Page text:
Takshashila Institution hosts a #DeepWebinar on the economic response to China’s rise in partnership with Hudson Institute

On 11th September 2020, Takshashila Institution hosted the third #DeepWebinar in the China Challenge Series in partnership with Hudson Institute. The session focused on exploring the prospect of an economic decoupling from China and included Narayan Ramachandran, Co-Founder of The Takshashila Institution and Thomas J. Duesterberg, Senior Fellow  at The Hudson Institute as panelists. Anupam Manur, Assistant Professor, Takshashila Institution, anchored the discussion as the host. Remya Nair (Senior Associate Editor at The Print), Devika Kher ( MPP candidate at Harris School of Public Policy) and Antra Ghosal Singh(Research Associate at Delhi Policy Group) joined the #DeepWebinar as discussants, posing thoughtful questions and providing insightful comments.

The conversation began with deliberation on the state of supply chains and world trade in a post pandemic world.

First of the panellists to speak Thomas J. Duesterberg stated that there has been contestation against the fairly free and open trade system that prevailed since WWII in the last few decades and contributing factors to it seem to be job losses in Europe and US. China’s rise and its mercantilist approach to world trade has just exasperated the problem while the COVID19 pandemic makes it far worse by disrupting supply chains. All of these factors have contributed to the tendency of states to look more inward. He also said that despite the rhetoric of senior Trump administration officials, the US has not given up on globalisation. Looking ahead, he said that the US is going to make an effort to seek allies and counter increasing Chinese dominance.

In reply to a question by the host Thomas Duesterberg then talked about the possibility of global supply chains shifting out of China. He believes that while there has been a tendency towards it but it is difficult to do since supply chains and manufacturing facilities are a big investment that is very difficult to setup much less move. He said that nothing is going to happen very fast but there is going to be a gradual movement away from China.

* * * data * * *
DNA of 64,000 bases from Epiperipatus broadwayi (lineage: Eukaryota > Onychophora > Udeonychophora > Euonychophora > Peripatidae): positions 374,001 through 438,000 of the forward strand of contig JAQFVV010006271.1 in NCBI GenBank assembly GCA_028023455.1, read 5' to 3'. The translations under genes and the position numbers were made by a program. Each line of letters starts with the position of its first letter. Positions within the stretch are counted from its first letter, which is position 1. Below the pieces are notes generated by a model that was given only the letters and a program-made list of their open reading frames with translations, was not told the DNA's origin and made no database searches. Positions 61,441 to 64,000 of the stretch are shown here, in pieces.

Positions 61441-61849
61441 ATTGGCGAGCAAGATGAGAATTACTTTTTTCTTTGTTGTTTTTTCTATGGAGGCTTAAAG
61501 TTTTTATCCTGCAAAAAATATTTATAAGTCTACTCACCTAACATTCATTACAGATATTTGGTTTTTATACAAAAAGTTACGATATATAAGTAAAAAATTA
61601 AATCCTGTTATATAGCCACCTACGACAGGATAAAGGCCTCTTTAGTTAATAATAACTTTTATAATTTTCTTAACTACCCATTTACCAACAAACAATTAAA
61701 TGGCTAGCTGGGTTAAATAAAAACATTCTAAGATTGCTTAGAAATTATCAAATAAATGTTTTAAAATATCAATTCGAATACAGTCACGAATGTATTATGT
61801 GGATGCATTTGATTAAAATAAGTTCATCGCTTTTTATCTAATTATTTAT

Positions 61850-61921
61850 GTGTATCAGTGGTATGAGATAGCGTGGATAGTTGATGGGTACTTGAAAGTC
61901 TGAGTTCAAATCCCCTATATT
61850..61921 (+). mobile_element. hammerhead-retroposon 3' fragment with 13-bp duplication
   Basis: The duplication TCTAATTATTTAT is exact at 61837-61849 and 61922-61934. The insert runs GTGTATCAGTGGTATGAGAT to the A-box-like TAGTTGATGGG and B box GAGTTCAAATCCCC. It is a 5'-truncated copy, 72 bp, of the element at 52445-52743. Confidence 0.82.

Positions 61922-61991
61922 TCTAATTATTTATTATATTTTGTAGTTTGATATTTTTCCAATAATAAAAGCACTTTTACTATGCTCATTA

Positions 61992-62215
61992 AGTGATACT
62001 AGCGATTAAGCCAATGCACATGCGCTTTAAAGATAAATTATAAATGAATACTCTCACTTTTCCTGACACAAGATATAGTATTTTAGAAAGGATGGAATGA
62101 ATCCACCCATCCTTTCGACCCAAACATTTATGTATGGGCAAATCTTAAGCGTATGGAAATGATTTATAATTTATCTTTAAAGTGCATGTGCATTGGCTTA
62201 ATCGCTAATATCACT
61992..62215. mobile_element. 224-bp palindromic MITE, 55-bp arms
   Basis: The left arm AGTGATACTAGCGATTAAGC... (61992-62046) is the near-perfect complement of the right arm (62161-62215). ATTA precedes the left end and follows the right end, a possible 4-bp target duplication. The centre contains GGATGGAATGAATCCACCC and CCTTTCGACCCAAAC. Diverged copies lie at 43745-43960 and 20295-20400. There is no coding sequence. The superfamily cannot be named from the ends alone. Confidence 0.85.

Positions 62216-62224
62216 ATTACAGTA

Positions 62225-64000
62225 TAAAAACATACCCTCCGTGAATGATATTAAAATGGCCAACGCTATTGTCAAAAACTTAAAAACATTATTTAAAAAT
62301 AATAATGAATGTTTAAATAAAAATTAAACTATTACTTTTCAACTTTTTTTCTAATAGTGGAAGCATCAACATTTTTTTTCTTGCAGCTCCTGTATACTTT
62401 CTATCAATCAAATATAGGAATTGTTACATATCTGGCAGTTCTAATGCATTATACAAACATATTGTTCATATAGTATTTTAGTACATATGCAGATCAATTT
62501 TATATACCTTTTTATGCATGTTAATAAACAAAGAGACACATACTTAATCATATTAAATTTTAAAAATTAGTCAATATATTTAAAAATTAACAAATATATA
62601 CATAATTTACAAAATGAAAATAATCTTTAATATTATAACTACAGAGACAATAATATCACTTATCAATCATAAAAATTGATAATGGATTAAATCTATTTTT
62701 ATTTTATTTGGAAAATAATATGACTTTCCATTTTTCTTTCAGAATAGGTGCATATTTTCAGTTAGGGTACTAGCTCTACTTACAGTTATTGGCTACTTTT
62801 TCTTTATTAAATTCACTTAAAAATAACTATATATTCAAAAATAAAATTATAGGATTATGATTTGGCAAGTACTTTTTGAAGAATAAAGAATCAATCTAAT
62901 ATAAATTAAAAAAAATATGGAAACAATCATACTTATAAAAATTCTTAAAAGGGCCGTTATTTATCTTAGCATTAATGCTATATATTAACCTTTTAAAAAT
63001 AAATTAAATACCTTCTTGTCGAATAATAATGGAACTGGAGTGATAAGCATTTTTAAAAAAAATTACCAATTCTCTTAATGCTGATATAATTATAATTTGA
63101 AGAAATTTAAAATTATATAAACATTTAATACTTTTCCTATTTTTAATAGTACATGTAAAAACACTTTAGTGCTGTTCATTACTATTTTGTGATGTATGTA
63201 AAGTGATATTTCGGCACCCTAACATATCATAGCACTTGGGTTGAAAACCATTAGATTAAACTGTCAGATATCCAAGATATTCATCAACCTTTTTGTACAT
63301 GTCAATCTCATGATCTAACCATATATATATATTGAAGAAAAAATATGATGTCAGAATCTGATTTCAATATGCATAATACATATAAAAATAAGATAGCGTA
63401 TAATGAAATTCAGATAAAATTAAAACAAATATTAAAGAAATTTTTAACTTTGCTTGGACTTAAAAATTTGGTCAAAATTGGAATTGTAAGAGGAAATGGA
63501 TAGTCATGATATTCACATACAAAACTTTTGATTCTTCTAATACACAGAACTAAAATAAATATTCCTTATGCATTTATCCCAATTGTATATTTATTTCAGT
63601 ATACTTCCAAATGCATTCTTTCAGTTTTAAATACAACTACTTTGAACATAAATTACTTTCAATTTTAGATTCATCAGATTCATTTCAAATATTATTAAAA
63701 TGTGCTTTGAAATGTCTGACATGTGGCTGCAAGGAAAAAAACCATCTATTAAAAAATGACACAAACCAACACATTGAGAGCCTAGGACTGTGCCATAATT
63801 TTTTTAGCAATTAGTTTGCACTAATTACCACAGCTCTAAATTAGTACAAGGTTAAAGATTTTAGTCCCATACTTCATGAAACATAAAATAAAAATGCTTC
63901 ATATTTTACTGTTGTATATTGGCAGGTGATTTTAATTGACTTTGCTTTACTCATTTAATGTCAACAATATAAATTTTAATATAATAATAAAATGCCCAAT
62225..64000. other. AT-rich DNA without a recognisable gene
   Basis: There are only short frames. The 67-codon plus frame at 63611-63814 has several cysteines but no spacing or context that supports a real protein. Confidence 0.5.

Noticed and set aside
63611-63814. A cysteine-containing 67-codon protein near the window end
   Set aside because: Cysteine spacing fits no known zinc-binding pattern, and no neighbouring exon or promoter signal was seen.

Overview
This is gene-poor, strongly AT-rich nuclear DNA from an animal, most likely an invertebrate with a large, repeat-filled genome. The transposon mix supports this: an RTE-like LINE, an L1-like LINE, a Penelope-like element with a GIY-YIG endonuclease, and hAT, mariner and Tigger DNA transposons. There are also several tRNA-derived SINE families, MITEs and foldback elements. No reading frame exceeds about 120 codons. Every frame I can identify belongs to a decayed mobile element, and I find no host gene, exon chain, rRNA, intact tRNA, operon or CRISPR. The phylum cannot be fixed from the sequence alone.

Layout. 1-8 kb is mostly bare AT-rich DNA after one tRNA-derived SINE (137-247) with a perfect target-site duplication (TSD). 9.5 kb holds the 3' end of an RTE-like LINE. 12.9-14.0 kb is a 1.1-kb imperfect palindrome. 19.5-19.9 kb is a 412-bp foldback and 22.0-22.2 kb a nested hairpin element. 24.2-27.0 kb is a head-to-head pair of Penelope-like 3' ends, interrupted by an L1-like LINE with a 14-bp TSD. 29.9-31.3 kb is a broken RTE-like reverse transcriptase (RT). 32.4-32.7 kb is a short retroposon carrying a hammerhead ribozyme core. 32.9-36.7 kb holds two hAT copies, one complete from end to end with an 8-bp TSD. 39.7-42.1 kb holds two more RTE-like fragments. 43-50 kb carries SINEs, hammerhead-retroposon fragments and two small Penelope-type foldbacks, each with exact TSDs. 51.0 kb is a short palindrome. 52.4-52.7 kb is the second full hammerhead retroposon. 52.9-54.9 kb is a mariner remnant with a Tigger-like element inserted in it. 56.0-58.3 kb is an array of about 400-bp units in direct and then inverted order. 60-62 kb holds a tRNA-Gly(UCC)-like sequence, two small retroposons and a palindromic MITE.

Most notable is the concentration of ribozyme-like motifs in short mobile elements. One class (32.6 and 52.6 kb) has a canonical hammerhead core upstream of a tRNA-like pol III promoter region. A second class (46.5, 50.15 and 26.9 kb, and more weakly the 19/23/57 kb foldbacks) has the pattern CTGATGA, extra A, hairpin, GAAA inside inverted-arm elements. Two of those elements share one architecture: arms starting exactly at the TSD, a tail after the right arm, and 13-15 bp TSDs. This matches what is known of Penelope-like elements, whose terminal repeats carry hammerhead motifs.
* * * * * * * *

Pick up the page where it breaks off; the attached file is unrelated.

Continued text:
The second panellist Narayan Ramachandran then stated that going forward the future will be informed by the past and the demonstrated success of the multilateral rules based system. He said that there are three big issues facing the world today: nuclear deterrence, globalisation and climate change, plans for addressing which and a new multilateral order will have to be discovered. He further said that China has utilised the WTO very successfully, and in some senses has abused and overused its privilege at the WTO, which is why we are seeing a backlash now.

In reply to a question by the host Thomas Duesterberg said that a lot would depend on how much cooperation we can get from China and it also depends on how far we go decoupling from China on trade. He said that The US and UK are critical of the technocratic  judicialisation of WTO , and want more democratic oversight instead of leaving everything to bureaucrats.

Narayan Ramachandran further agreed that The WTO needs to be reformed and that there should be space for political negotiations in the reform section.He also asserted that trade works best when reciprocal and fair.

The host then posed a question about if India should bat for a global rules-based trade order, particularly working with the US ,In response to which Narayan Ramachandran said that yes India should work with all nations willing to work with it, to reform the WTO, and that it’s India’s moment to benefit the greatest. Both Panelists agreed that the answer was not to do away with the WTO but to reform it.